black and minority ethnic (BME) community
Housing Corporation (2008)
The Housing, Care and Support Needs of South Asian Elders
Housing Corporation (2008)
Single Equality Scheme 2008-9
Housing Corporation (2008)
Measuring Equality at a Local Level
LGA I&DeA (2008)
Framework for Review and Action on Equality and Diversity
National Housing Federation (2006)
Race Equality: a Framework for Review and Action
National Housing Federation and FBHO (2001)
How Equality Shapes Place: Diversity and Localism
Solace Foundation (2008)
Black and Minority Ethnic (BME) Housing: A Good Practice
Guide for Local Authorities and Housing Associations
Welsh Assembly Government (2004)
38
Websites
Age Concern
www.ageconcern.org.uk
Charity promoting the wellbeing of older people
Age Positive
www.agepositive.gov.uk
Charity promoting the inclusion of older workers in the workplace
Albert Kennedy Trust
www.akt.org.uk
Charity supporting lesbian, gay, bisexual and trans homeless
young people
Capability Scotland
www.capability-scotland.org.uk
Charity working to ensure disabled people achieve equality
Census (General Register Office for Scotland)
www.gro-scotland.gov.uk/census
Homepage of the census in Scotland
Census (Northern Ireland Statistics & Research Agency)
www.nisranew.nisra.gov.uk/census
Homepage of the census in Northern Ireland
Chartered Institute of Housing
www.cih.org
The professional organisation for people working in housing and
communities
Communities and Local Government
www.communities.gov.uk
Government department responsible for housing, communities,
planning and regeneration
Deafblind UK
www.deafblind.org.uk
Charity offering specialist support to deafblind people and people
with acquired progressive sight and hearing loss
39
Directgov: Disabled People
www.disability.gov.uk
The government’s public services website including details of
services and support for people with disabilities
Disability Wales
www.disabilitywales.org
Membership organisation for disability groups across Wales
Equality and Human Rights Commission
www.equalityhumanrights.com
Commission working to eliminate discrimination and reduce
inequality
Equality Britain
www.equalitybritain.co.uk
Promoting opportunities for everyone regardless of race, age,
disability, religion or belief, sexual orientation, gender or
transgender status
Foyer Federation
www.foyer.net
Organisation representing and promoting foyers across the UK
Gender Advisory Bureau
www.genderadvisorybureau.com
Charity providing training courses on transgender awareness
Gender and the Built Environment Database
www.gendersite.org
Searchable database of resources for gender and the built
environment
Government Equalities Office
www.equalities.gov.uk
Government department responsible for equalities legislation in the
UK
Housing Associations’ Charitable Trust
www.hact.org.uk
Pioneering practical housing solutions for social inclusion
40
Institute of Race Relations
www.irr.org.uk
Organisation at the forefront of research and analysis informing the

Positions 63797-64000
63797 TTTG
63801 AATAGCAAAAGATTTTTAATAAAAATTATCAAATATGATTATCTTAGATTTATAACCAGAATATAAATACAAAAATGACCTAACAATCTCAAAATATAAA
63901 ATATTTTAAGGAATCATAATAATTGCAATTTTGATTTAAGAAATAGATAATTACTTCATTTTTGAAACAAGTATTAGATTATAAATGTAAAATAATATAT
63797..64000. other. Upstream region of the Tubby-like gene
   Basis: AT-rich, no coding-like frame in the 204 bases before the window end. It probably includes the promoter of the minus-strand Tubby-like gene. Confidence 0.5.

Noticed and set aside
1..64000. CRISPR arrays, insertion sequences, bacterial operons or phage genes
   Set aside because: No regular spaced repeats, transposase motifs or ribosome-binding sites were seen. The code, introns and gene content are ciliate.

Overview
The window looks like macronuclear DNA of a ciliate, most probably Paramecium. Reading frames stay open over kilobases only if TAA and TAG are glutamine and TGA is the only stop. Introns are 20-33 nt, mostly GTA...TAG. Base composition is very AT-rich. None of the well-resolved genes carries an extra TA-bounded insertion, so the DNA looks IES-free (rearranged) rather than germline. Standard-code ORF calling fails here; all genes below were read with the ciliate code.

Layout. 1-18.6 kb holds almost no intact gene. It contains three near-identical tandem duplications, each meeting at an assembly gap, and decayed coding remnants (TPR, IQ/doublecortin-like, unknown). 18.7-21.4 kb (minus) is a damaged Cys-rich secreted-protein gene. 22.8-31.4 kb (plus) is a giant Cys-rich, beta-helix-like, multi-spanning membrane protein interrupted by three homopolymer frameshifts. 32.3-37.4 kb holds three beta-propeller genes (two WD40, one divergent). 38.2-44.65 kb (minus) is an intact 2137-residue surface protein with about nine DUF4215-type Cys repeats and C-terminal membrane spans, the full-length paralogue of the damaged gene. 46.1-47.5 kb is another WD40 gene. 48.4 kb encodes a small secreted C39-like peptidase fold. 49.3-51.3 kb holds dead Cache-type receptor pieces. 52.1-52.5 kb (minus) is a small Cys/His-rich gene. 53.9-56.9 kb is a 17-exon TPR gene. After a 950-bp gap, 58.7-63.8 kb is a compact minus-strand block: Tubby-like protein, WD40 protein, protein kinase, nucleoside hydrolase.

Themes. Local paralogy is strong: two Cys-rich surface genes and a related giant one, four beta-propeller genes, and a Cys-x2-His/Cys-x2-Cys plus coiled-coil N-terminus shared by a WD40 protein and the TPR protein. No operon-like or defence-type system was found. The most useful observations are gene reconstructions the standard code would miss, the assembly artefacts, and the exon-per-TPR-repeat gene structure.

struggle for racial justice in Britain
National AIDS Trust
www.nat.org.uk
UK’s leading charity raising awareness about HIV and AIDS
Press for Change
www.pfc.org.uk
Political lobbying and educational organisation which campaigns to
achieve respect and equality for all trans people
Respect: Tackling Anti-Social Behaviour
www.respect.gov.uk
Home Office website for practitioners and members of the public
working to prevent and tackle anti-social behaviour
Royal National Institute for Deaf People
www.rnid.org.uk
Campaigning for the provision of better services for people who
are deaf or hard-of-hearing
Royal National Institute of Blind People
www.rnib.co.uk
UK charity offering support, information and advice for blind or
partially sighted people
Statistics Authority
www.statisticsauthority.gov.uk
Homepage of the Statistics Authority
Scope
www.scope.org.uk
Disability organisation focusing on people with cerebral palsy
Scottish Government
www.scotland.gov.uk
Website of the devolved government in Scotland
Stonewall
www.stonewall.org.uk
41
Organisation campaigning for and promoting equality and justice
for lesbians, gay men and bisexual people
Stonewall Housing
www.stonewallhousing.org
Providing housing support, advice and advocacy and campaigning
to improve the lives of LGBT people
Tai Pawb
www.taipawb.co.uk
Promoting race equality and social justice in housing in Wales
Terrence Higgins Trust
www.tht.org.uk
UK HIV and sexual health charity
The Gender Trust
www.gendertrust.org.uk
UK’s largest charity helping adults who are transgender, gender
dysphoric, transsexual or whose lives are affected by gender
identity issues
Tenant Participation Advisory Service
www.tpas.org.uk
National organisation working to promote tenant empowerment
UK Resource Centre For Women
www.ukrc4setwomen.org
Central point of information for industry, research and education,
and for women with an interest in science, engineering and
technology careers
UK Statistics Authority
www.statistics.gov.uk
Arms-length non-ministerial government department promoting
and safeguarding the quality of official statistics
Welsh Assembly Government
www.wales.gov.uk
Website of the devolved government in Wales
Welsh Women’s Aid
www.welshwomensaid.org
42
Group campaigning for improved legislative and public policy
support for women and children experiencing domestic violence
Women’s Design Service
www.wds.org.uk
Working to ensure the design and use of the built environment
reflects the needs and aspirations of women
Women’s National Commission
www.thewnc.org.uk
Umbrella organisation representing women and women’s
organisations across the UK
43